Vice President, HTC
- Beyond gaming and entertainment, immersive technologies have diverse applications in education, healthcare, collaboration, and productivity.
- Immersive learning and training improves retention and engagement and can boost productivity and collaboration in various fields.
- The transformative potential of immersive technologies highlights the need for open standards and responsible development.
Are you ready to step into a world where reality and imagination collide? A world where you can explore ancient ruins, fly through space, and even walk on the surface of Mars without leaving your living room? What will the next evolution of the internet mean to us, our children and their future? What real-world implications and benefits might this technology bring, and why should we care?
At the centre of the notion of the metaverse are immersive technologies that provide a gateway to a more visceral and meaningful digital experience, powered by several other enabling technologies such as artificial intelligence (AI), high-speed networks like 5G, and next-generation data infrastructure like blockchain.
As with any emerging technologies that are bound to disrupt our way of life, there are many valid concerns around safety, ethics, addiction, data privacy and beyond. Because we are having these conversations early with the benefit of hindsight from the previous technological shifts, I am optimistic that we can more thoughtfully and responsibly address these concerns early on. However, in order to deliver the promise of the metaverse as a benevolent, abundant, paradigm shift, as industry stakeholders we must come together to build this future based on open standards, transparent governance, and sustainable business models.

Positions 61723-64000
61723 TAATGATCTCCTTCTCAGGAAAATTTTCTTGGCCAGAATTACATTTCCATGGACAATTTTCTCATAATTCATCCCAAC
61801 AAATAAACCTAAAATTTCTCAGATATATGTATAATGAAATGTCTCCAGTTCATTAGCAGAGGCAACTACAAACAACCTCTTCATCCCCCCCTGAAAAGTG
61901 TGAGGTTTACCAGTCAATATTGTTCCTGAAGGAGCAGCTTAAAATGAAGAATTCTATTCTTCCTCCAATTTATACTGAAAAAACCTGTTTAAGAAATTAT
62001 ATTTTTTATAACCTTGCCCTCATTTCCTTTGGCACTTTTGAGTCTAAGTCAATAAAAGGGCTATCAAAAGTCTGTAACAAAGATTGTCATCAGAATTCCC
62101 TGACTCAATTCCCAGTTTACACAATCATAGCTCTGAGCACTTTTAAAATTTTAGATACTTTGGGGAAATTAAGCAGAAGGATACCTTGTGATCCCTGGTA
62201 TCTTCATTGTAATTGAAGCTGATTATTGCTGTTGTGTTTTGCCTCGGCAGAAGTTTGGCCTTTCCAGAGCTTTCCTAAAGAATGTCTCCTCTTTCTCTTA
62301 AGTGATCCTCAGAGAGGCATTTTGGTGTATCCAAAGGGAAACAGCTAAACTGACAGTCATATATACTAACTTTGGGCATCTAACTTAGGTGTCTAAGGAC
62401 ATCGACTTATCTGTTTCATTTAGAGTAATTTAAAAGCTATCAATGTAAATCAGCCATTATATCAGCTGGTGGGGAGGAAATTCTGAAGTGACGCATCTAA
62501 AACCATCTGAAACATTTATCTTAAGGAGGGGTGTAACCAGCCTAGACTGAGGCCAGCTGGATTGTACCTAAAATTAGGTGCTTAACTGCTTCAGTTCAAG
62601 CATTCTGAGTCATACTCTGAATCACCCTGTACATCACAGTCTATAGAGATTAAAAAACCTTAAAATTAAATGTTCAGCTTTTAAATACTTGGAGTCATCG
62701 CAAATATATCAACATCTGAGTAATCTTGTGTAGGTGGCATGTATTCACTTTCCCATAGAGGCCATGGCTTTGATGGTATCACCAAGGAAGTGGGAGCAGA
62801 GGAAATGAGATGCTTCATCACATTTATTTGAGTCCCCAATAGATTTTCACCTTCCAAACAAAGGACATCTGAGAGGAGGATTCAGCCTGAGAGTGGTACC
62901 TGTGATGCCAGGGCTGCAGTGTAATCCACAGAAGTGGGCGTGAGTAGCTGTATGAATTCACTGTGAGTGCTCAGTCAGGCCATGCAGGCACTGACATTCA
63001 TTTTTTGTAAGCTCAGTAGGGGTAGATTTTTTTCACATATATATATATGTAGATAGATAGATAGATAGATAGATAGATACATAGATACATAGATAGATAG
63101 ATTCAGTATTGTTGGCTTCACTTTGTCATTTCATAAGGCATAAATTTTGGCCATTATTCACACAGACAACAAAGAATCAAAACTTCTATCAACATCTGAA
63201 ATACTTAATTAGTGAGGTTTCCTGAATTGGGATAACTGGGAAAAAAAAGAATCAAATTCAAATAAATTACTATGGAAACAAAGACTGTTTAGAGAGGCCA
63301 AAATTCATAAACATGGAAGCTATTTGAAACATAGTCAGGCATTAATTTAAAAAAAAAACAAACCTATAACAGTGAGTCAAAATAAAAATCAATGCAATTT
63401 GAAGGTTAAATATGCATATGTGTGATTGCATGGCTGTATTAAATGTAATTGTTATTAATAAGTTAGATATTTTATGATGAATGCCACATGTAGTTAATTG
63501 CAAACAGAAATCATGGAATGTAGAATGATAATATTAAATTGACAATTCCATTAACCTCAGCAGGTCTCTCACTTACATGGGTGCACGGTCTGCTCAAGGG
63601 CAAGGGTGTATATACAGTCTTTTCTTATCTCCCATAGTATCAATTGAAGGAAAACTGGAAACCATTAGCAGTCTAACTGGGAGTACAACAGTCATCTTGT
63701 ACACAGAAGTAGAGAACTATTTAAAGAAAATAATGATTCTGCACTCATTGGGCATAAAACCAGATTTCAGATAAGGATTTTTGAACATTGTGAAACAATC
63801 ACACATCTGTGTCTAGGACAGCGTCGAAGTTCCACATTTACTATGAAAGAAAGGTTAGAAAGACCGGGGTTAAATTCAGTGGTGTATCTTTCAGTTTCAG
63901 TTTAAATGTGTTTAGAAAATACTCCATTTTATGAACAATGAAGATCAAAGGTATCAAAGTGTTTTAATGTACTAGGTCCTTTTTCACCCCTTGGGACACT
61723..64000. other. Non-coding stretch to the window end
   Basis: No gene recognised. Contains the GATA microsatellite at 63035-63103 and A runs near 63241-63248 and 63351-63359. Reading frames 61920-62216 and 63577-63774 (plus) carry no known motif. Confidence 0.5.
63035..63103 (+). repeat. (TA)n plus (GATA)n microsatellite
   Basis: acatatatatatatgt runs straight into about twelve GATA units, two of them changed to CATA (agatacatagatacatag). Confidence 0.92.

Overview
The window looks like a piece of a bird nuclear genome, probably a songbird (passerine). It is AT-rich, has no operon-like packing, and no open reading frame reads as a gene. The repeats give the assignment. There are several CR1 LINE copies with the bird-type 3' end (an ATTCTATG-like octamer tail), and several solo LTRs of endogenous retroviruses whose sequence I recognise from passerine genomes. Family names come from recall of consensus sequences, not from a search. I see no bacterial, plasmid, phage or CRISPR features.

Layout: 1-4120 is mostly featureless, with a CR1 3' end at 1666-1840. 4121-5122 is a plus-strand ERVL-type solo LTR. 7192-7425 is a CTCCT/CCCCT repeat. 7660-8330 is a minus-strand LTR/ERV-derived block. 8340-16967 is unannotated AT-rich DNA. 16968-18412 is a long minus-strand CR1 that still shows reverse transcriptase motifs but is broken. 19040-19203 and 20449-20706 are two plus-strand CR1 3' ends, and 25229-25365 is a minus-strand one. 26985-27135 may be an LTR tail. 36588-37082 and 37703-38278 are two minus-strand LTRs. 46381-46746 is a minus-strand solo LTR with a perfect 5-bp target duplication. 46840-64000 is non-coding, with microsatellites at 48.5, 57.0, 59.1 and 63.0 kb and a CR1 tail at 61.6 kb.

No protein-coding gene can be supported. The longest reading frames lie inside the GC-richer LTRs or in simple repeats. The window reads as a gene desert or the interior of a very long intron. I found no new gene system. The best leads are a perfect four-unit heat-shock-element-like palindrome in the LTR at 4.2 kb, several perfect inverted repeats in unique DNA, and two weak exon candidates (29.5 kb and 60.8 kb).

Despite the common misconception that they are only good for gaming and entertainment, immersive technologies, including Virtual Reality (VR), Augmented Reality (AR), Mixed Reality (MR), and Extended Reality (XR) have seen tremendous investment and growth in many different ways over the past eight years since the launch of modern day VR headsets like HTC VIVE and Oculus.
Currently, a broad range of applications and tools are transforming how industries operate, optimize, and create value for society. The benefits of immersive technologies are vast and expanding, from enhancing healthcare and education, to strengthening collaboration and productivity, providing significant value for businesses, professionals, patients, and learners of all ages, both monetarily and through intangible yet profound ways. A recent report by PwC predicts that immersive technologies will deliver a $1.5 trillion boost to the global economy by 2030, perhaps an underestimate given the potential of these technologies to play a game-changing role in preparing 1 billion people for tomorrow’s economy.
Immersive learning in the classroom